Halloween night is great, but it’s the weeks leading up that I appreciate the most. People invest in the ambiance. I love the ambiance.
The streets are full of it right now. Yards and storefronts are thick with the dead and dead-adjacent. In just a five-minute walk through my neighborhood, I can see more ghosts, creatures, mists, bats, spiders, and sinister purple lights than in all the other months of the year combined.
That’s saying a lot, because I’m always looking for these things no matter the time of year.
Businesses do strange things they couldn’t normally get away with. I’m always impressed when a bridal shop fits the display dress mannequins with ghoul faces. Doesn’t their entire business model require that you find their dresses beautiful, not creepy? But it’s the spirit of the season, so…
Even my lcal hardware store gets in on the act—in the strangest possible way. I went there just yesterday. The only Halloween decoration in the entire shop was this, hanging between the paint samples and the work gloves:
WTH is this? It might be the oddest Halloween decoration I’ve ever seen. The poofed red hair, the gray skin… even the eyeballs are gray. It’s like a 70s junkie vampire who put on a white dress it found in a garbage bin. It creeps me out, yet somehow fits perfectly with the mood of a local corner hardware store.
I need the yards and the storefronts to stay scary(ish) because costumes—which dominates the night itself—have gone to pop culture references. Maybe one out of every thirty costumes references anything dark or supernatural. Mostly it’s movies, tv, music, public figures, or animals. And that’s just fine—I’ve done it myself.
But nobody decorates their yard with Harry Potter or Star Wars figures in October. You won’t see Khaleesi glaring out at you from a clutch of dragon eggs. No princesses, no astronauts, and definitely no Harley Quinns.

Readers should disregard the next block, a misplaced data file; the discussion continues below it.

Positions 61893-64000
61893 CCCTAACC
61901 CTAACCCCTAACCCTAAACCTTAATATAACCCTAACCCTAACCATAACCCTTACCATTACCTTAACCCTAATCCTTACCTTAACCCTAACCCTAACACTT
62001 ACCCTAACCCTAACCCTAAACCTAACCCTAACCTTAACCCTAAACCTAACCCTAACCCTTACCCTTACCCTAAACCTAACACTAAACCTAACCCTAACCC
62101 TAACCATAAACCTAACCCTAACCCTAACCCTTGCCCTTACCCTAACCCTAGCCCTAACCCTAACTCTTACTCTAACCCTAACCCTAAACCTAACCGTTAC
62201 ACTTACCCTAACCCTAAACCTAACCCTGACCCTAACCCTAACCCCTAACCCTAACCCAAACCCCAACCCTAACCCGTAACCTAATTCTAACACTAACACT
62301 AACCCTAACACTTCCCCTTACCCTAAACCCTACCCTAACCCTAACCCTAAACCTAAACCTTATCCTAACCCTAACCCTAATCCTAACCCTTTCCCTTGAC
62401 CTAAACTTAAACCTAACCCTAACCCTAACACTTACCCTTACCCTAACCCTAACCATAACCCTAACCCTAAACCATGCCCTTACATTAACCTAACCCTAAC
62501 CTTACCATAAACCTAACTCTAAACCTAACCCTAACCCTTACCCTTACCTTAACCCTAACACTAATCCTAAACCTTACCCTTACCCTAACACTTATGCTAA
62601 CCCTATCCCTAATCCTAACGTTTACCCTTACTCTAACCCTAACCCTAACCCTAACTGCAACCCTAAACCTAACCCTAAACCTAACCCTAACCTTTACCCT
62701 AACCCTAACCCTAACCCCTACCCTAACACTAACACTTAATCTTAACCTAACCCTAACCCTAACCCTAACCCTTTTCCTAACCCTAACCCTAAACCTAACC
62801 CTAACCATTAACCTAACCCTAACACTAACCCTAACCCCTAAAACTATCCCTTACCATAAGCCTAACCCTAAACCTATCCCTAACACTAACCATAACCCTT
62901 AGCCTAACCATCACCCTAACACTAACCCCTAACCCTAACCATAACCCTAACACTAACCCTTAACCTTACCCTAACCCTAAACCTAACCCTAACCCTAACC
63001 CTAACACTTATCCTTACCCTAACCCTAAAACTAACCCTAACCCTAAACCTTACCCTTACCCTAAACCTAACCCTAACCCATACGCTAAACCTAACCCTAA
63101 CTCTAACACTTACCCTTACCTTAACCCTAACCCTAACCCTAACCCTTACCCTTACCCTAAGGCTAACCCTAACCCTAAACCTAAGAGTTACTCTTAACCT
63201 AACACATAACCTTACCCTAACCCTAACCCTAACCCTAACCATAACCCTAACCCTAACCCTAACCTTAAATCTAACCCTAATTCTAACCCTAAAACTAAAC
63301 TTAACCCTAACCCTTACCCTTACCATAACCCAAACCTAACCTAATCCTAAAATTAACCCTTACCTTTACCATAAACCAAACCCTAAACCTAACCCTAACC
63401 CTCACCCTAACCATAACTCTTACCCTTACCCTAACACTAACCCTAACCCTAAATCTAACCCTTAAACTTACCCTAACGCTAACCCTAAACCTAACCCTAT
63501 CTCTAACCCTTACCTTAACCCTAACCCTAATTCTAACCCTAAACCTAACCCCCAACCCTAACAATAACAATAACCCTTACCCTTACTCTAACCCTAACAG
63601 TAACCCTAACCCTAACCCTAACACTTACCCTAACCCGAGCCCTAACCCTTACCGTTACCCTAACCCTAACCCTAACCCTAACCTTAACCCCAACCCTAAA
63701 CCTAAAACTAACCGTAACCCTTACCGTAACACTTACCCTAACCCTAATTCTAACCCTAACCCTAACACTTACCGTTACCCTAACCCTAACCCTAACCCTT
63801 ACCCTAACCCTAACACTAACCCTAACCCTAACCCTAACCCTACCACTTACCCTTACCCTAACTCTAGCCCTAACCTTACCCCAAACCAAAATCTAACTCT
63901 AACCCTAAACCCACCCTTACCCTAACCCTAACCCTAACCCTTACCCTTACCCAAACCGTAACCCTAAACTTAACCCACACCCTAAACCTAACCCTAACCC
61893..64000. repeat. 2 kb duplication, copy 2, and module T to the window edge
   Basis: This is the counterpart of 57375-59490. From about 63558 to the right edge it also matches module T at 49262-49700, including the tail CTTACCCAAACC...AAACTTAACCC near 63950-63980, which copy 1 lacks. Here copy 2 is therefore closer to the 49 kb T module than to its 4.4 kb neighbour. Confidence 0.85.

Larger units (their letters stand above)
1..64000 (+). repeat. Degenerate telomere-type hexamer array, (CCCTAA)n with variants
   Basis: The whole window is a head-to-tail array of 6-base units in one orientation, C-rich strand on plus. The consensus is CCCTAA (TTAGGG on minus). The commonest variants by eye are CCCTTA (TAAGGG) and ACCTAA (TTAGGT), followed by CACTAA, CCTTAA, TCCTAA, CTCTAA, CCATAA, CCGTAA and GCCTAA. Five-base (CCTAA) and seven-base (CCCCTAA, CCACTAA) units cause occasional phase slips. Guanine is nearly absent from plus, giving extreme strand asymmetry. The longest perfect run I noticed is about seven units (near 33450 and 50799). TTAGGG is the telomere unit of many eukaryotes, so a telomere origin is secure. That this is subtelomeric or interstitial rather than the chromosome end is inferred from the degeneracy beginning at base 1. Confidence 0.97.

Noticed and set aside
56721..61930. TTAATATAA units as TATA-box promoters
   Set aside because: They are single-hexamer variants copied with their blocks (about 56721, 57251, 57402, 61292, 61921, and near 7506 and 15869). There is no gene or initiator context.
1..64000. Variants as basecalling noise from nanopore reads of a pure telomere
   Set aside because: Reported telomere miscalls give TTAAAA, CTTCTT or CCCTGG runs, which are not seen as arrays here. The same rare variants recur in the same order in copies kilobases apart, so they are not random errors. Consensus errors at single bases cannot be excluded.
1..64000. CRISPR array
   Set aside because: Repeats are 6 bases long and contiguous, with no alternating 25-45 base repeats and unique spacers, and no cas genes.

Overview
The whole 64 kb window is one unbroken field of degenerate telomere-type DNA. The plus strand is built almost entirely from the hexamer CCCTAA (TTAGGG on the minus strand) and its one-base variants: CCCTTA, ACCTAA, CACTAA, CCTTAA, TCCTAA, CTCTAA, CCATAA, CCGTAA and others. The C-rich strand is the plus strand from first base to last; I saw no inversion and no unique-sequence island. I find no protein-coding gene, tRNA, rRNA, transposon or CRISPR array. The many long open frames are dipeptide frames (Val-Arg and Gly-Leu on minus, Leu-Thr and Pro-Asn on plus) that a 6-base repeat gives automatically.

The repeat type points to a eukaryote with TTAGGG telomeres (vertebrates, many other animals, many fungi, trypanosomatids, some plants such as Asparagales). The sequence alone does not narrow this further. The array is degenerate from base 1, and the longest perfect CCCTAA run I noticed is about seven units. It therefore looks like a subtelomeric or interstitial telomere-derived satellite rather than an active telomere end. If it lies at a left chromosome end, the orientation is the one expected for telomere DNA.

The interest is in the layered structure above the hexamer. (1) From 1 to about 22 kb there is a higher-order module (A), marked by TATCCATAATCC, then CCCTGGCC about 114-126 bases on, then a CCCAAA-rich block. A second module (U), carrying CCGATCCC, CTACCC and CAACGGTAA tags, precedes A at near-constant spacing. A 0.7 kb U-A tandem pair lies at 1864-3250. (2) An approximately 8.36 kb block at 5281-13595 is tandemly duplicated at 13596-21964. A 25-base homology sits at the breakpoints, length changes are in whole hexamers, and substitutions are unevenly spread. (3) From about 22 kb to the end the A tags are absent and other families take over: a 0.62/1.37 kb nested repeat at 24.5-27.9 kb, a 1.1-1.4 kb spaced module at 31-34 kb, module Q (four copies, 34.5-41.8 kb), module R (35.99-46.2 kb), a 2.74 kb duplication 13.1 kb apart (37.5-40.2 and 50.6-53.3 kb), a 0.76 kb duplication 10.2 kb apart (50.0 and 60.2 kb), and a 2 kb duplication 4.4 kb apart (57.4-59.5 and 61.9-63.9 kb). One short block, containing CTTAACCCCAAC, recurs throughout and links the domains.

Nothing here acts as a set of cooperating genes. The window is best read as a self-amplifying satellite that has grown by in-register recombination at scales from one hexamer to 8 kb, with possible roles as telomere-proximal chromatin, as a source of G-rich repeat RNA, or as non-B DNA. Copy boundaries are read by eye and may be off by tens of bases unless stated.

Just the classics—the dead, monsters, bats, spiders, cats, witches, and the like. Clowns seem to have bled in, too. I’m not sure if those qualify as pop culture, but they always came from hell, so my theory stands.
In an odd way, Halloween night might be the least Halloween-ish night of the month.
Why do neighborhoods and storefronts stick with traditional Halloween, while costumes are all over the place? I think it goes back to the ambiance thing.
Costumes are an individual art. They give you the chance to be clever each year, to reference the current. But neighborhoods work on a collective theme. Because you know that everyone is doing the same thing, you can build an experience.
That’s why neighborhoods can offer a real taste of October. Trick-or-treaters can count on a genuine Halloween mood. (Fun fact I just learned: trick-or-treating effectively disappeared during World War II because sugar rationing made candy hard to get.)
The yard-decoration arms race is on. Inflatable creatures appeared a few years back and have become a staple. I’ve seen at least twenty giant billowing spiders on rooftops already.
Animatronic creatures are in, too. Once exclusive to theme parks, it’s not rare for me to pass a lawn, trigger a motion sensor, and have a zombie with a movable head and mouth pop up and moan.
Projections and holograms are the next big thing. The one below is pretty damn impressive, projected onto transparent mesh fabric. You have to buy the video from an FX company, but still, my compliments.
So what’s next? Fully autonomous bots, maybe. Spiders that can race down the side of a house and follow you into the street. Zombies that crawl out of the ground and actually chase you.
When the technology gets to that point, we’ll need clothes-changing stations for people who soil themselves while out on a walk. Worth it.
But the analog classics endure. I don’t think any technology will ever be more pants-wetting freaky than this:
The next time you are out this month, appreciate how consistent the Halloween theme is in your neighborhood. For me, the ambiance is everything.